WEATHER ALERT

Dogsledding, making chili… writing

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Lawrence Hill knows how to combine work with adventure. The award-winning author of The Book of Negroes spent the last month far from his southern Ontario home at the Berton House writers' retreat in Dawson City, Yukon. While there he revised The Illegal (publication date not set), his new novel about an African refugee living illegally in a developed nation.

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Hey there, time traveller!
This article was published 31/03/2012 (3956 days ago), so information in it may no longer be current.

Lawrence Hill knows how to combine work with adventure. The award-winning author of The Book of Negroes spent the last month far from his southern Ontario home at the Berton House writers’ retreat in Dawson City, Yukon. While there he revised The Illegal (publication date not set), his new novel about an African refugee living illegally in a developed nation.

He also researched a next project, about U.S. African-American soldiers sent north from southern military bases in 1942 to build the Alaska Highway.

Busy enough? Apparently not. The former Free Press reporter went dogsledding, and took on frigid -30 C temperatures, placing third in an outdoor chili-making contest. Not bad at all, considering the winner “shot the moose that provided the meat that made it into his own homemade chili,” Hill said.

Hill: revisions in the Yukon

— — —

Following its cancellation last fall, Manitoba’s Aboriginal literary festival has been moved from Brandon to Winnipeg. Katherena Vermette of Winnipeg’s Aboriginal Writers’ Collective explained Brandon festival volunteers were highly dedicated, but also exhausted.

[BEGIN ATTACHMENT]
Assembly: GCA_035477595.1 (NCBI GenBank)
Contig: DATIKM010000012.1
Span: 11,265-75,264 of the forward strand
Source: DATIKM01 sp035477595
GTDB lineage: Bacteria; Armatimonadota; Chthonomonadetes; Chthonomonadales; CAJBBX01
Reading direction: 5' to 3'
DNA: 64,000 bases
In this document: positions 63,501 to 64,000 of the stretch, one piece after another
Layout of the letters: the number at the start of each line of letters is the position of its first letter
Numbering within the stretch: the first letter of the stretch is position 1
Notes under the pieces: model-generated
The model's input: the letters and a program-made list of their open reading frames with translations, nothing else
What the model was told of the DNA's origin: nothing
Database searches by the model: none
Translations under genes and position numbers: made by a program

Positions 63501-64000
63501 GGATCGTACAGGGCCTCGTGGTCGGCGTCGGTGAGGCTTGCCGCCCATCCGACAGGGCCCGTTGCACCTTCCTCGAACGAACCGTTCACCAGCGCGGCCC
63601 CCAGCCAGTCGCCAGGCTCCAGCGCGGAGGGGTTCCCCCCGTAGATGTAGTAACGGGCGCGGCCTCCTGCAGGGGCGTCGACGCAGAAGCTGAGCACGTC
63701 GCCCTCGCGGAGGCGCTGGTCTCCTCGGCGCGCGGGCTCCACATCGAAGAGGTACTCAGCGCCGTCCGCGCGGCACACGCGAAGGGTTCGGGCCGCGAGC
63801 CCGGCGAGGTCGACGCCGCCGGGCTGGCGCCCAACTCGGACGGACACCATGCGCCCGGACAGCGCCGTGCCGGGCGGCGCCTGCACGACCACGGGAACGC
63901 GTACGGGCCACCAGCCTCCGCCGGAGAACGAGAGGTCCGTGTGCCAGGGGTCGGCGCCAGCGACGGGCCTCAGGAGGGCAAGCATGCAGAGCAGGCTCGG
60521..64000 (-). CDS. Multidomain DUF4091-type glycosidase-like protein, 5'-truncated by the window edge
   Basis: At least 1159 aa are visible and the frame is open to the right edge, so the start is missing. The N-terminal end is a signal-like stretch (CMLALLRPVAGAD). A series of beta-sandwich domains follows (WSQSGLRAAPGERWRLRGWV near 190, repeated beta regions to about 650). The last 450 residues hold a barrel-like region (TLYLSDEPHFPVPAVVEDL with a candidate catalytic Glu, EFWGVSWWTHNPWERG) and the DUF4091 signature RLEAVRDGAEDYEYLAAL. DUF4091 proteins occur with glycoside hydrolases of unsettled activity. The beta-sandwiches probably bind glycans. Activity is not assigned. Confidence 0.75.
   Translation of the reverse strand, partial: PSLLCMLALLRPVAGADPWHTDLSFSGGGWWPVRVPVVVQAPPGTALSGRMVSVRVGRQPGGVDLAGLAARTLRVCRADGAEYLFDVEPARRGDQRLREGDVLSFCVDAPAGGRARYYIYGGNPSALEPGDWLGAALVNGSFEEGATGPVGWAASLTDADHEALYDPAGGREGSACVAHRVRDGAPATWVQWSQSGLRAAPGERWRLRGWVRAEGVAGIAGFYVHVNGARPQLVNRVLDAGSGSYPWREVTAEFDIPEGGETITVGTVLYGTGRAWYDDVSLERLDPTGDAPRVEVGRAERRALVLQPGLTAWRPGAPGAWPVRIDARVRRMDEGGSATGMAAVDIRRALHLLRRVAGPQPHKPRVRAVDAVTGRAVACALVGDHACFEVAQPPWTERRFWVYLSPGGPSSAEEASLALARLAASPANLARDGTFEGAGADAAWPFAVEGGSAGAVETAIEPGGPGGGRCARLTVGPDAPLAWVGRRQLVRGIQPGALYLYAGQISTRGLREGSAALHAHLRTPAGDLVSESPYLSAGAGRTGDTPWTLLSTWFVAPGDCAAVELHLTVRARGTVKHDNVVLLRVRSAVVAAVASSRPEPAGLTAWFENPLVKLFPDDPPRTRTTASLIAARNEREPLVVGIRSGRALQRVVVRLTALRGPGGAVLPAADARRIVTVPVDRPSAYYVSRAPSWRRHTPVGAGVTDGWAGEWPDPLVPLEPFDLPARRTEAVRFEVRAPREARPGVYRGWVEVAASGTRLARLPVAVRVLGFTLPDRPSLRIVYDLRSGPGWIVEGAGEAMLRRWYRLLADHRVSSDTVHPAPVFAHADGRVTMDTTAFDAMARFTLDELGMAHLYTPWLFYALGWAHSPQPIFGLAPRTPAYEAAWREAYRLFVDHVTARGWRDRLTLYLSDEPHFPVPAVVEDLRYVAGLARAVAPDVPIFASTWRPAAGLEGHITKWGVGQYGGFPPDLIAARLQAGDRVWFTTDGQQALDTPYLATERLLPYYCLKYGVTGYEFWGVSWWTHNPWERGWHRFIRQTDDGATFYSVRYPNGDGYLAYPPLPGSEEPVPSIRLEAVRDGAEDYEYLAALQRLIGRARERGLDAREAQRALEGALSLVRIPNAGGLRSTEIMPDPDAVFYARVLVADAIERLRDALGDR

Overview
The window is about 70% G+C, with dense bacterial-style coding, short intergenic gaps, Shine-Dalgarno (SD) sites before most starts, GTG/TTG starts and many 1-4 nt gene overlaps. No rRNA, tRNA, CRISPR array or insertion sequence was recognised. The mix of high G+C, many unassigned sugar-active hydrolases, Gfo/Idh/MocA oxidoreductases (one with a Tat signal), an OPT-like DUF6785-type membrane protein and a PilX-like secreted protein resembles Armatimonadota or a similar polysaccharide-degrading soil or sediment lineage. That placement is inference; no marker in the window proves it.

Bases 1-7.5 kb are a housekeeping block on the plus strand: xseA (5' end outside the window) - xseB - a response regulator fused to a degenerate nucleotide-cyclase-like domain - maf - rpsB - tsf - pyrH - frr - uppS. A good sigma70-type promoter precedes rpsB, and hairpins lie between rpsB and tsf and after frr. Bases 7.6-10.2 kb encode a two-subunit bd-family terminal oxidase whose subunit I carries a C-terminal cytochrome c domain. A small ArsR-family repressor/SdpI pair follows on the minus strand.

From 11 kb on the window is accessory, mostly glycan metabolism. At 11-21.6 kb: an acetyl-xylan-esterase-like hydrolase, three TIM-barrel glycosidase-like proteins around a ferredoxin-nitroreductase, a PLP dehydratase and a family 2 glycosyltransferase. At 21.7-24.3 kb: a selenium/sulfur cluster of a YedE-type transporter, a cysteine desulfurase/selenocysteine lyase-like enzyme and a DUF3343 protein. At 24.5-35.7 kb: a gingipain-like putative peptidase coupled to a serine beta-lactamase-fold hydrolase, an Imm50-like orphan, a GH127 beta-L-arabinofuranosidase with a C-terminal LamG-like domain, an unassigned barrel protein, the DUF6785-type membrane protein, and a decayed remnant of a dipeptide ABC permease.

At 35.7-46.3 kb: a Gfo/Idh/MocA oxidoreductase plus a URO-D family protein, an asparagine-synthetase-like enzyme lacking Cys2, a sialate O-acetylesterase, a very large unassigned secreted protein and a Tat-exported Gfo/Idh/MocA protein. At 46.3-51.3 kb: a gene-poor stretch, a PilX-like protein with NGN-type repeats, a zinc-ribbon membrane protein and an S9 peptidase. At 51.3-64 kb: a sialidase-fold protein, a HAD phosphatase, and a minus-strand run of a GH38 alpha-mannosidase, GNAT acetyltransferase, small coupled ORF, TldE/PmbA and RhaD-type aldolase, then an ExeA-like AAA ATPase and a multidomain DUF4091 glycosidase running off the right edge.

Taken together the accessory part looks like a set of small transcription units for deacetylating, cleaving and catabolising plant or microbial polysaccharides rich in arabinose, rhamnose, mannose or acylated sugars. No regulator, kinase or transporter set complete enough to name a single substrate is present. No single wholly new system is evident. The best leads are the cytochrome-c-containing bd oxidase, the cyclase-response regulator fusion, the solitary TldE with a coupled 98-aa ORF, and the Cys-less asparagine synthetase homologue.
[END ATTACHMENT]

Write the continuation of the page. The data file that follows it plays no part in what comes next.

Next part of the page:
Vermette and fellow Collective member Maeengan Linklater met with Brandon festival director Di Brandt, who suggested that along with university involvement, the biennial event should be artist-driven. “That’s when the AWC decided to dig our collective claws in and see what we could do,” Vermette said.

An organizational group made up of Collective members with faculty from the U of W and the U of M has been established. A small Winnipeg festival is in the works for October, with a larger event slated for 2014.

— — —

In the space of a year, Winnipeg author Sierra Dean (real name Ashley MacLennan) released five novels south of the border. The Canadian launch for her first, Something Secret This Way Comes, will be Tuesday, 7 p.m. at McNally Robinson Booksellers.

The series heroine is Secret McQueen, a kick-ass half-vampire, half-werewolf bounty hunter. Dean says she began writing the series seven years ago, and after a long search was thrilled to place the first book, then the next four, with Samhain Publishing (Ohio), which has adopted a modern publishing model releasing novels as e-books first, then in print.

Dean plans to keep up her breakneck writing pace with two books per year. She said, “It’s amazing how much more productive you become when you have an editor hounding you and a looming deadline on the horizon.”

— — —

In Dialogue, a reading series co-ordinated by the Manitoba Writers’ Guild, continues this week with 2011 Manitoba Book Award recipients Dora Dueck and Shiela McClarty. Each will read and chat at the Winnipeg Free Press News Café, Monday at 7:30 p.m.

McClarty’s debut story collection, High Speed Crow, won the 2011 Eileen McTavish Sykes Award for Best First Book by a Manitoba Author. This Hidden Thing, Dueck’s first novel but third book, won the 2011 Manitoba Book of the Year Award.

Formerly held at the Yellow Dog Café, the reading series is now in its fourth season. Featured authors read for 20 minutes each, and then interview each other.

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